thread and needle—zen-style
By Patricia Belyea
KYOTO JP I’m in Kyoto for the fourth time and have finally made it to two Must-See shops for textile lovers.
Yesterday, Michael and I bicycled north along the Kamo River and west through the Imperial Palace grounds to the Nishijin district—home of Aizenkobo Indigo Workshop. We rang the video doorbell and the master himself, Ken-ichi Utsuki, let us in.
Ken-ichi, world-famous for his naturally fermented indigo dyeing, showed us his shop filled with bolts of rich eggplant blue cotton, shibori-dyed fabrics, indigo designer clothing and accessories, and sashiko samplers. His wife, Hisako, ushered us into a tatami room in the rear to display some museum samples and discuss the importance of traditional dyeing techniques.
My purchase in this phantasmagorical wonderland of indigo? As I already have thousands of yards of yukata cottons at home, I bought 27 skeins of naturally dyed sashiko thread. I couldn’t resist the rich yet subtle colors of the heavyweight cotton thread, perfect for hand quilting.
It took two tries to find Misuya-Bari, a shop filled with handmade needles, in the Shinkyogoku shopping arcade. Two days ago I was unsuccessful; today I found it hidden behind two storefronts!
Misuya-Bari, a family business for 18 generations, has been making needles one by one since 1651. The handcrafted needles are finished with round eyes for easy threading, and knife-sharp tips.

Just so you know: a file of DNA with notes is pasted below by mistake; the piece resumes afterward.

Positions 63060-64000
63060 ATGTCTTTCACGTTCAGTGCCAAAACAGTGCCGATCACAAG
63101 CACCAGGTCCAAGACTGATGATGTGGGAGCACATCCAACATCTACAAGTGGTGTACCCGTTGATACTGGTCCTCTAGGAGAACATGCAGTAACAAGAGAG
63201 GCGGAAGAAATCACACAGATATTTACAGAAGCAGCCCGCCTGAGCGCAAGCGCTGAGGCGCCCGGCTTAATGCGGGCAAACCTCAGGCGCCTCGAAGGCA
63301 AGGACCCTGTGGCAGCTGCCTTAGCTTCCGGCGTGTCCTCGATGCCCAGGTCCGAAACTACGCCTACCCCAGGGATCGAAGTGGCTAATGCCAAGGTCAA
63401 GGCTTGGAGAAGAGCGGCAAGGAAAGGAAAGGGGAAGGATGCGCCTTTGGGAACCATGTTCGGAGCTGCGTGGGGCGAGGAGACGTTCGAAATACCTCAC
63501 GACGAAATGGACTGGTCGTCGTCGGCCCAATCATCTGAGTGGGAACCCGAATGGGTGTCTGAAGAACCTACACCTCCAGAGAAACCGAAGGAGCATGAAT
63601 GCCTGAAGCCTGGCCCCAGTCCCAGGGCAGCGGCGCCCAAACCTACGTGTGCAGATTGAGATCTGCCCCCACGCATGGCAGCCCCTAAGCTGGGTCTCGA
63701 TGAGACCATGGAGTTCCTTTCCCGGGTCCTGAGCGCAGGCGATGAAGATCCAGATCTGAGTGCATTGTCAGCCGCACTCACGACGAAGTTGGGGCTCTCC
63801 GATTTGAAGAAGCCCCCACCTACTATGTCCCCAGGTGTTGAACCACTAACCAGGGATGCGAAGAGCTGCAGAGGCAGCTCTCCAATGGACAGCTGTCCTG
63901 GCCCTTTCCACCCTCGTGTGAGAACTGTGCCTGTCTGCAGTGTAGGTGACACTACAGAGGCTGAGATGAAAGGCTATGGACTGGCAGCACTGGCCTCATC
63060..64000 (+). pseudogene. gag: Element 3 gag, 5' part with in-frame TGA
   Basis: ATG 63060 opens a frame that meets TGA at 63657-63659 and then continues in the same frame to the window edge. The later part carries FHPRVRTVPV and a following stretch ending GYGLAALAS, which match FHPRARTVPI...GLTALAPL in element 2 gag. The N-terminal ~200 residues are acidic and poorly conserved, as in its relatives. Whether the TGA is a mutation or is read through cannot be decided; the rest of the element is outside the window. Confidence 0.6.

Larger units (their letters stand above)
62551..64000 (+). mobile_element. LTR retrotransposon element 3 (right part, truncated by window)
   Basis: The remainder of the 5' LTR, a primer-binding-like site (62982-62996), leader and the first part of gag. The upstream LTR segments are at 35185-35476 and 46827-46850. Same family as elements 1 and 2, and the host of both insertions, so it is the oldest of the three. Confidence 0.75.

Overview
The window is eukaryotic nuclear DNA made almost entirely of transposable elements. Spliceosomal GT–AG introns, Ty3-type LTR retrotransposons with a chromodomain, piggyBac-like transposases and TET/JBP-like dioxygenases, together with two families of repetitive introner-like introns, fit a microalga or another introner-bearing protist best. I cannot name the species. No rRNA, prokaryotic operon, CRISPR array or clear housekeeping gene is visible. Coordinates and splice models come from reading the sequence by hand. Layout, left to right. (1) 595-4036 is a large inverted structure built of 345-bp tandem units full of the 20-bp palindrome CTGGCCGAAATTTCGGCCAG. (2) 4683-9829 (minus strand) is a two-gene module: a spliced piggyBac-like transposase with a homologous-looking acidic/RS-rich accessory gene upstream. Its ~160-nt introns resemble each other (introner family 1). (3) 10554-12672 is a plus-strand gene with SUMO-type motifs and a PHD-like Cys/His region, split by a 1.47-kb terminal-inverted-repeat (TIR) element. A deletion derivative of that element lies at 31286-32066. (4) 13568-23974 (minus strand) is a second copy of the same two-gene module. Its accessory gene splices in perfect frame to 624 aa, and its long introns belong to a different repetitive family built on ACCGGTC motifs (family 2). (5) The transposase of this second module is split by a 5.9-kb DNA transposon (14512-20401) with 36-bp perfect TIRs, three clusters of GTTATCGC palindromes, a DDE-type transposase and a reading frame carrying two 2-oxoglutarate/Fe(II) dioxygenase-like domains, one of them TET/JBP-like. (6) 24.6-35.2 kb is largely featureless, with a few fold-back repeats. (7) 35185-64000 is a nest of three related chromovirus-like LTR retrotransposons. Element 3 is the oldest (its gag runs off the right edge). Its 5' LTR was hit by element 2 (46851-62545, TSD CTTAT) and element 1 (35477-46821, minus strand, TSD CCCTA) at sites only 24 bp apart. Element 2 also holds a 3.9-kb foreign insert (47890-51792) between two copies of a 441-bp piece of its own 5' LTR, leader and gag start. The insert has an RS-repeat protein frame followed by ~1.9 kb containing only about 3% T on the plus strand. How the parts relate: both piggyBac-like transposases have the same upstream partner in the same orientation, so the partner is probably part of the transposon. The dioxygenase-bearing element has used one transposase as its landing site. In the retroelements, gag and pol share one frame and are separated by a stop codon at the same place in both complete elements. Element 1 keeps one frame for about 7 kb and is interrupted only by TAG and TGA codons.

The store also sells pin cushions made with silk crepe (Kyo chirimen) and lambswool, Clover thimbles, Japanese thread snips, irresistible sewing kits and sewing supplies. Fun, but not inexpensive, are straight pins topped with hand-sculpted decorations—flowers, cats, dogs and leaves to name a few.
I resisted everything but sashiko needles. With a lifetime supply of sashiko thread from Aizenkobo, I bought myself 250 hand-crafted sashiko needles! Once I regain my sanity, maybe a few of the needle packets will become gifts for some quilting friends.
A huge picture window floods Misuya-Bari with natural light and overlooks a pristine Japanese garden. While shopping, I was delighted when a white-eyed bird landed in a tree on the other side of the glass. I learned that this exotic-looking creature is a common sight in the garden. So must be the waiting husband, sitting on a bench.
So you don’t miss this amazing shop when you get to Kyoto, here are photo directions: Coming into the shopping arcade off Sanjo-dori, the shop is about a block from the entrance—on your right. The fortune teller’s sign alerts you to the location of the passageway to Misuya-Bari,.
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